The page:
The recipient of the Radio World Excellence in Engineering Award for 2020–21 is Jason Ornellas, regional director of engineering for Bonneville International.
Recipients of the award represent the highest ideals of the radio broadcast engineering profession and reflect those ideals through contributions to the industry.
We selected Ornellas as the 17th recipient of this award because of his years of outstanding current and past work for four major broadcast companies; his project expertise, exemplified in recent large studio projects in California including one completed during early weeks of the pandemic; and for his role in streamlining and reimagining workflows at Bonneville.
We also salute the way Jason celebrates the successes of fellow engineers; for his work as part of the NAB Radio Technology Committee’s Next Gen Radio Architecture group and its PPM subgroup; and for his growing national profile including multiple terms on the board of the Society of Broadcast Engineers.
Jason Ornellas is 33, but he already has 15 years of solid engineering work and accomplishments to his credit. And we’re not the only ones who have noticed. Just this fall he was promoted to oversee Bonneville’s chief engineers and IT specialists in its West Coast markets of Seattle, San Francisco and Sacramento, a position in which he works more closely with senior leadership.
Born and raised in San Francisco, Ornellas was not looking for a radio technology career when he went to college. While attending the University of Indianapolis on a baseball scholarship, he took communication courses.
“One of the options was PR, radio, TV or journalism,” he told me. “And who doesn’t like music? So I ended up going for radio and got into it. [But] I realized really early on: I’m a terrible jock. I needed to not be on the air.”
He worked as a broadcast technician at the university’s FM station WICR, where he tinkered with IT, did remotes and maintenance, worked with audio consoles and automation, learned from the chief engineer and helped build his first AoIP studio.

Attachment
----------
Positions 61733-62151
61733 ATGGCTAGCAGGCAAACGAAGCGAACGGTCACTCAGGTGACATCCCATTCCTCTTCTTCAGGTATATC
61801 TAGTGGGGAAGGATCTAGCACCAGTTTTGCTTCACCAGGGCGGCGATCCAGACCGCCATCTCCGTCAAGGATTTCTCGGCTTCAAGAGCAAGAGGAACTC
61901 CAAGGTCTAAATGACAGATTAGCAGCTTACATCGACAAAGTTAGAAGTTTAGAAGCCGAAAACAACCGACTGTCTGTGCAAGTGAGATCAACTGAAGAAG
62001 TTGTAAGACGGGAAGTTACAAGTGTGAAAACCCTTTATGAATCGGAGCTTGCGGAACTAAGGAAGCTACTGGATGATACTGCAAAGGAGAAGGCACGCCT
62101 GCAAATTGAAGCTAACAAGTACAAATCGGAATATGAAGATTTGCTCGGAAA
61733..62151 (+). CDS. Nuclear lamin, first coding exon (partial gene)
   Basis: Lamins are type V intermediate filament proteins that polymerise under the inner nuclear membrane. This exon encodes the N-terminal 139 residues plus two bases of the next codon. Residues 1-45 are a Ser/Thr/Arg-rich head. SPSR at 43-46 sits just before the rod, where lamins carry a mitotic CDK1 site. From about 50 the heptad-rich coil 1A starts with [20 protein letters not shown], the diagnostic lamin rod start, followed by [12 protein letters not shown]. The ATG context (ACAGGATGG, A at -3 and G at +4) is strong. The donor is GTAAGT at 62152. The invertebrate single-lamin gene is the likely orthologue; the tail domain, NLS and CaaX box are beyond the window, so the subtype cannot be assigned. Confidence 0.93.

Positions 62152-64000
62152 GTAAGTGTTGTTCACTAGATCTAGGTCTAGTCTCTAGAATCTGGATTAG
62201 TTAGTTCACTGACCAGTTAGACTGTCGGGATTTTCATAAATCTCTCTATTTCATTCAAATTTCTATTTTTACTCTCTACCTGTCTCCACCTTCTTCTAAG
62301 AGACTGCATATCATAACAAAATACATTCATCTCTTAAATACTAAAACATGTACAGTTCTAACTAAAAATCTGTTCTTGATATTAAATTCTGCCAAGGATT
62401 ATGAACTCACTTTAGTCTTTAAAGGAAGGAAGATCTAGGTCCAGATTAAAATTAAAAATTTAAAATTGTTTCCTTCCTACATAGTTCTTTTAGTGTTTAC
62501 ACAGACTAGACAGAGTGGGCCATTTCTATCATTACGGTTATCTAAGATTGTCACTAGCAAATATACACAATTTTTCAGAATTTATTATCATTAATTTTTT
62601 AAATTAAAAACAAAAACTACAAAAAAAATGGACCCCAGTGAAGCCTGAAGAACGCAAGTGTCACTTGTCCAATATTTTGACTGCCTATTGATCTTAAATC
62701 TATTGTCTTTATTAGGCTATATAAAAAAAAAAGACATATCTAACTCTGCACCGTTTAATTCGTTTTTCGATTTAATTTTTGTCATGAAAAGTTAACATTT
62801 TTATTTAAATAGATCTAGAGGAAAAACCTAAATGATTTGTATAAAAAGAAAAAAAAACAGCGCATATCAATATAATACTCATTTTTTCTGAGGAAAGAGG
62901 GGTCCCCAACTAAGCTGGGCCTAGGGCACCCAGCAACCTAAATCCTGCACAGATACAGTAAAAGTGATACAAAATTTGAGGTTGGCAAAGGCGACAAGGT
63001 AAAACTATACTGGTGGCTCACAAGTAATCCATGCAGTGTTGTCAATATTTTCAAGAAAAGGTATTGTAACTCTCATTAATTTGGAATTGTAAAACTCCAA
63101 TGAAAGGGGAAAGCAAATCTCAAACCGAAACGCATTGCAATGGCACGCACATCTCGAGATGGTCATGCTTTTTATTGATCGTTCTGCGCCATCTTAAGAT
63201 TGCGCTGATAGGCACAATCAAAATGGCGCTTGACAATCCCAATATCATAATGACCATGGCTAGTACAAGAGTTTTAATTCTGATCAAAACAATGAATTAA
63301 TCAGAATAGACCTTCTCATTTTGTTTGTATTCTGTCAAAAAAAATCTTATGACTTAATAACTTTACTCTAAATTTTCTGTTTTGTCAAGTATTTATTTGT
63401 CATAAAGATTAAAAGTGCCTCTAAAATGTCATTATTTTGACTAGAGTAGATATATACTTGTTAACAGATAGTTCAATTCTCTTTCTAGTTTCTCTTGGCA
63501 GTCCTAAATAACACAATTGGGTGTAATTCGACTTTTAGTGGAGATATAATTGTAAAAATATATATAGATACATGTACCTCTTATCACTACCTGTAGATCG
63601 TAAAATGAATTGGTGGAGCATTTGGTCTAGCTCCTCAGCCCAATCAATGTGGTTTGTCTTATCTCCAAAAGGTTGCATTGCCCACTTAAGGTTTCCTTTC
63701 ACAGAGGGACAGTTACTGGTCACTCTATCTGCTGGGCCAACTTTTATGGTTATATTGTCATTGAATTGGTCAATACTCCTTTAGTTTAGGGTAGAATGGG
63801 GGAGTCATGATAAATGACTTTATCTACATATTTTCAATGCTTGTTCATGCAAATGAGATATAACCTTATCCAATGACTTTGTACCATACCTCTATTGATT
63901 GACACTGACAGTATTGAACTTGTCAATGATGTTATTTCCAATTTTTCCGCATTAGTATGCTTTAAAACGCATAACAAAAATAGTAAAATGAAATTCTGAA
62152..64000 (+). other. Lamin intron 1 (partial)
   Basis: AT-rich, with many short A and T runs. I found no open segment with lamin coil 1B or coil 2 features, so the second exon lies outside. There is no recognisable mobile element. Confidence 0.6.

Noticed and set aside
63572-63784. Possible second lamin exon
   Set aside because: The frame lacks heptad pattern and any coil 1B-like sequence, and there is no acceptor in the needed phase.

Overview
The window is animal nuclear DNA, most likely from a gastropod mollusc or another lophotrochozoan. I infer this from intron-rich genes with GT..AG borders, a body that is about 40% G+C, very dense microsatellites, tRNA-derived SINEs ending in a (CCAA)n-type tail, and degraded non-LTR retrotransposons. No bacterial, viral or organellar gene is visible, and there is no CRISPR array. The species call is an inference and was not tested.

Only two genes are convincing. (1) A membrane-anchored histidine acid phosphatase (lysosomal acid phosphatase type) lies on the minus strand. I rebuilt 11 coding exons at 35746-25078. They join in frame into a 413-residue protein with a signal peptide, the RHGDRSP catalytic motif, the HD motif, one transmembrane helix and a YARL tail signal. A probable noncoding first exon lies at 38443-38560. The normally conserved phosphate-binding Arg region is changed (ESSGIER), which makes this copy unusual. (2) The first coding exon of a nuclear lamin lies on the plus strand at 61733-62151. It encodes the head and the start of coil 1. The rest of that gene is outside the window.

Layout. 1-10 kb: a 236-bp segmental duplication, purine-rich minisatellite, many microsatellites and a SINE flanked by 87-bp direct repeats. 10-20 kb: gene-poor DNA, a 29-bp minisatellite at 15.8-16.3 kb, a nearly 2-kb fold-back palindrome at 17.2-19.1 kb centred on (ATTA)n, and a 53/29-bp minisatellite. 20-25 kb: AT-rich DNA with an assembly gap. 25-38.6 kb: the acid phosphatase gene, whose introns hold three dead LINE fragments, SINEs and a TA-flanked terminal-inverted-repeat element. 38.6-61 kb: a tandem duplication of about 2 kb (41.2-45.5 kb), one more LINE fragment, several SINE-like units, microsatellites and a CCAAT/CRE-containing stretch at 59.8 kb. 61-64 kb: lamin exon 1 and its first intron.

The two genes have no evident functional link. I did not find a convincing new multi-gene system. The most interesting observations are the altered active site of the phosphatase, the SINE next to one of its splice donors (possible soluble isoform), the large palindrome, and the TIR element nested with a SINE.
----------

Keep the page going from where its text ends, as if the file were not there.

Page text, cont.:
“I really just got fascinated with signal flows and all of the under-the-hood stuff.”
He also had an internship with Clear Channel Radio in San Francisco during that time; and though it was a promotions internship rather than a technical one, it allowed him a foot in the door.
He stayed in touch with the staff in the Bay Area and told them of his interest; and at graduation time, when Clear Channel had an opening for a staff engineer there, Ornellas was ready.
During that two-year stint he managed 10 studios for the San Jose cluster and was responsible for the San Jose Sharks Radio Network.
He learned more about automation systems, facility and studio wiring, and networking. He gained experience with satellite feeds, on-call support, remote vans, webcasting, EAS and other meat-and-potatoes aspects of radio technology.
After two years, he was offered a job across the country as chief engineer of Greater Media’s New Jersey operations, including WDHA(FM) and WMTR(AM) and regional duties at several other stations.
“I’ve been very fortunate that the companies that I’ve worked for are all very well-respected and have always had great leadership from an engineering side,” he said.
He and his wife Ashley wanted to be back in California though, to be closer to family; so in 2014 they headed west again, and he became director of engineering for CBS Radio in Sacramento, overseeing technical aspects of a cluster of four FMs and one AM. During that time he also led the integration and worked on the design for the Jim Rome Studio in Costa Mesa, Calif.
Later, when Entercom merged with CBS Radio, four of the stations were sold to Bonneville — and Ornellas went along with them. He now reports to Scott Jones, Bonneville’s senior vice president for engineering and technology.